Restructuring the U.S. Postal Service to Achieve Sustainable Financial Viability
Amid challenging economic conditions, a changing business environment, and declining mail volumes, the U.S. Postal Service (USPS) is facing a deteriorating financial situation in which it does not have sufficient revenues to cover its expenses and financial obligations.
Mail volume has declined from 213 billion pieces in fiscal year 2006 to about 160 billion pieces in fiscal year 2012. USPS has projected that volume will decline to about 144 billion pieces by 2016. Further, volume for First-Class Mail, USPSs most profitable product, has declined by 30 percent since 2006 and USPS has projected that it will decline by another 23 percent by 2016. This trend exposes weaknesses in USPSs business model, which has relied on mail volume growth to help cover USPS expenses. USPS actions to improve its financial condition have been limited in part by legal requirements, such as those related to changing the frequency of mail delivery and closing unneeded facilities. Unless USPS can move more aggressively to reduce the gap between its costs and revenues, its financial losses will continue to grow as its viability becomes more difficult to manage. In July 2009, GAO added USPSs financial condition to the list of high-risk areas needing attention by Congress and the executive branch to achieve broad-based restructuring.
USPS cannot fund its current level of service and operations from its revenues; has a retiree health benefit liability of about $94 billion; and did not have sufficient cash or borrowing authority to make retiree health benefit prefunding payments totaling $11.1 billion for the last 2 years, which contributed to a net loss of almost $16 billion for fiscal year 2012. Although USPS has reduced its expenses, it has not been able to cut costs fast enough to offset the large decline in mail volume and revenue. Further, although USPS has generated new revenue, primarily from package delivery services, its total revenue continues to decline. USPS reached its $15 billion borrowing limit in fiscal year 2012, thus risking a lack of liquidity. USPS urgently needs to restructure to reflect changes in its customers use of the mail, to align its costs with revenues, generate sufficient funding for capital investment, and manage its debt (see table 4).
Table 4: USPS Financial Results, Fiscal Years 2006 through 2012
|Numbers in billions|
Total mail volume
Note: Congress reduced USPSs retiree health benefit prefunding payment by $4 billion in fiscal year 2009, and delayed its $5.5 billion prefunding payment for fiscal year 2011 until August 2012. USPS did not make the prefunding payments totaling $11.1 billion for fiscal years 2011 and 2012.
In February 2012, USPS issued a 5-year plan with specific actions to close a projected $21 billion gap between its costs and revenues by 2016 and took actions to implement parts of the plan that did not require congressional approval. These actions included reducing its career workforce by over 55,000 employees and closing 111 mail processing facilities. USPS has also asked Congress to restructure the funding of its pension and retiree health benefit obligations and allow it to reduce the frequency of mail delivery from 6 to 5 days per week. Both the Senate and House of Representatives considered several bills with different approaches to addressing USPSs financial problems, and by the end of 2012, the Senate had passed postal reform legislation, but the House had not. The Presidents fiscal year 2013 budget request also proposed postal reforms, including restructuring USPS pension and retiree health benefit funding and giving USPS the authority to reduce mail delivery frequency from 6 to 5 days.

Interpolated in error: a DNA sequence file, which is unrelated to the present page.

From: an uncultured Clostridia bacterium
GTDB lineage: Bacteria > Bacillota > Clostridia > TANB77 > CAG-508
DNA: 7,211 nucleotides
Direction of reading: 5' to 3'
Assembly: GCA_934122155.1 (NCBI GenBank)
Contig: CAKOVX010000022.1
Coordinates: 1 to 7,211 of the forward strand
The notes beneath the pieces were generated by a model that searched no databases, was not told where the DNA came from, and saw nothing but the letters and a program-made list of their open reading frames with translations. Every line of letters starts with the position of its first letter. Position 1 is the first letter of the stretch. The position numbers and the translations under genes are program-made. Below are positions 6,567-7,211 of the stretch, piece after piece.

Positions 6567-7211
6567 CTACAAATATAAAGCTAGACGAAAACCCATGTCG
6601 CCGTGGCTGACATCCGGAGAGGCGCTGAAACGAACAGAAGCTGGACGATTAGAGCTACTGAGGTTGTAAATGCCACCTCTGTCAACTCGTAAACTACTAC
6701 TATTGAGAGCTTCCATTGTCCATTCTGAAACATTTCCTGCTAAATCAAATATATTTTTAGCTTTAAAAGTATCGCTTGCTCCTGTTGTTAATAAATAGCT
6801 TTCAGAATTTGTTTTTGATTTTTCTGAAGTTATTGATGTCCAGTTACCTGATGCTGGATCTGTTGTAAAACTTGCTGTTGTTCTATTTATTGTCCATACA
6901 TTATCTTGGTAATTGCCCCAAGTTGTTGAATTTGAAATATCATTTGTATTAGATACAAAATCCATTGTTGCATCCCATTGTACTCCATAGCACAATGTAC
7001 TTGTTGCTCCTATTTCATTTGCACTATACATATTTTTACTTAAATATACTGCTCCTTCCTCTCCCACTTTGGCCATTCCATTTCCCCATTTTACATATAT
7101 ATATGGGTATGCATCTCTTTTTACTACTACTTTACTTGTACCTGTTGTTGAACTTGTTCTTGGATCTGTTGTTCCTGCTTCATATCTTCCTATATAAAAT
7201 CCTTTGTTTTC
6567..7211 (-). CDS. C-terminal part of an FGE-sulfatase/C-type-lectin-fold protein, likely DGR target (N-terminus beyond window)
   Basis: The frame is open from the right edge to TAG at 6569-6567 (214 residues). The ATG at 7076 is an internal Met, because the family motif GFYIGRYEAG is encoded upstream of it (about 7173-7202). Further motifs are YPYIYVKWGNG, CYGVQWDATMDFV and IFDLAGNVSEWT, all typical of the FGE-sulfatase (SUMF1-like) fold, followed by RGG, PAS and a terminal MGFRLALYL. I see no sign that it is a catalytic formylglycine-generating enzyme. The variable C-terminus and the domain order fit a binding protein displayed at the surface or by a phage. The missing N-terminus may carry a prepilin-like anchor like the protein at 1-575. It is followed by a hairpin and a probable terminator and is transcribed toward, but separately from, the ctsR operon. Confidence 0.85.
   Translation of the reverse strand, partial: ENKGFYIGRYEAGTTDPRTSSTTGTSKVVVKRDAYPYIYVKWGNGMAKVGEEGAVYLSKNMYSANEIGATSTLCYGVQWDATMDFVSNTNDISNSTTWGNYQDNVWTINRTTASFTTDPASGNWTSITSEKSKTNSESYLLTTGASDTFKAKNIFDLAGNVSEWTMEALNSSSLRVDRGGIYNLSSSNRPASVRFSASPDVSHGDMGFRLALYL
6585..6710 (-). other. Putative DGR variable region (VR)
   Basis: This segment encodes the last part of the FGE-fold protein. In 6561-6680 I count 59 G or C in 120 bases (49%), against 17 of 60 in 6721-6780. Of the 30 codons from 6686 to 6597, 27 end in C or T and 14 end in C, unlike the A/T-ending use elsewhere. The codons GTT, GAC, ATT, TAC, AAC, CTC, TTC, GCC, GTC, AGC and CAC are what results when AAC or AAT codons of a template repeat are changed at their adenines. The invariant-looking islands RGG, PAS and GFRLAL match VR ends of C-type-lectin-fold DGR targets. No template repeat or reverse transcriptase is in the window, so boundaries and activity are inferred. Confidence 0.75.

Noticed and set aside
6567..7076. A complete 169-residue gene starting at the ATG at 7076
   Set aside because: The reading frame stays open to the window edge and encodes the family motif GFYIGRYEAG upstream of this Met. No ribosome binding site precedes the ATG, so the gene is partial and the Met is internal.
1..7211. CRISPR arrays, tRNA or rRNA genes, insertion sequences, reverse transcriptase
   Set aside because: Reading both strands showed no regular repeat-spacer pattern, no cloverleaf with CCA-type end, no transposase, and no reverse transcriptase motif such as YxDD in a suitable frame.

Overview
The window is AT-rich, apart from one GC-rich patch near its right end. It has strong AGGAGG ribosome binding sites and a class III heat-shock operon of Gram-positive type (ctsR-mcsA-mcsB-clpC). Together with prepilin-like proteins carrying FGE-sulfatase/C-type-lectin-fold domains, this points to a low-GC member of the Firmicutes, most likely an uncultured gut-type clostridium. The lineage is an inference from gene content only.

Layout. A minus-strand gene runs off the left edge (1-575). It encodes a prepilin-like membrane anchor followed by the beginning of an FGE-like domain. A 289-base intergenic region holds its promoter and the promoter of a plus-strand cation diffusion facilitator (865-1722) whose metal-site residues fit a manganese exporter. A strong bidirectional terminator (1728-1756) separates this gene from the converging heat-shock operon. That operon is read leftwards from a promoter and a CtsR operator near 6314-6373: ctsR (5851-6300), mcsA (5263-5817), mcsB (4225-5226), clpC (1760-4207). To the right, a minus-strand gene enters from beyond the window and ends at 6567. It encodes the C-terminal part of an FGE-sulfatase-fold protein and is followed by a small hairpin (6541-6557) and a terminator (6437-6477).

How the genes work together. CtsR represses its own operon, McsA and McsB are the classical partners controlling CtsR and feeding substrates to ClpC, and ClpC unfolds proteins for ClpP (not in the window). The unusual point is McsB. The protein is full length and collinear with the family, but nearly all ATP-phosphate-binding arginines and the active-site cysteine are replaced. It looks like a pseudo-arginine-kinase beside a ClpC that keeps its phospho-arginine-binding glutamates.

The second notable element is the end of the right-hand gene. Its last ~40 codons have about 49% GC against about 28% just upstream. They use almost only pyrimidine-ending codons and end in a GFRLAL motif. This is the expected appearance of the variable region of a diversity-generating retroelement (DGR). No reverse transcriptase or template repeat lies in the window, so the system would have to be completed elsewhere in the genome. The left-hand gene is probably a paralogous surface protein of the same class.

GAO has issued a number of reports on strategies and options for USPS to generate revenues, reduce costs, increase efficiency by optimizing its workforce and networks, and restructure the funding of USPS pension and retiree health obligations. GAO has also reported that USPSs actions alone under its existing authority will not be sufficient to achieve sustainable financial viability and that comprehensive legislation is urgently needed.
Congress needs to approve a comprehensive package of actions to improve USPSs financial viability by (1) modifying its retiree health benefit payments in a fiscally responsible manner; (2) facilitating USPS cost reduction so that USPS can reduce excess capacity, consolidate its networks and workforce, and close redundant facilities; and (3) requiring any binding arbitration in the negotiation process for USPS labor contracts to take USPSs financial condition into account. USPS needs to continue taking action to reduce costs related to its operations, workforce, and facilities as well as increase revenues so that it can eliminate its net losses, repay its debt, and generate capital for investments, such as replacing its aging vehicle fleet.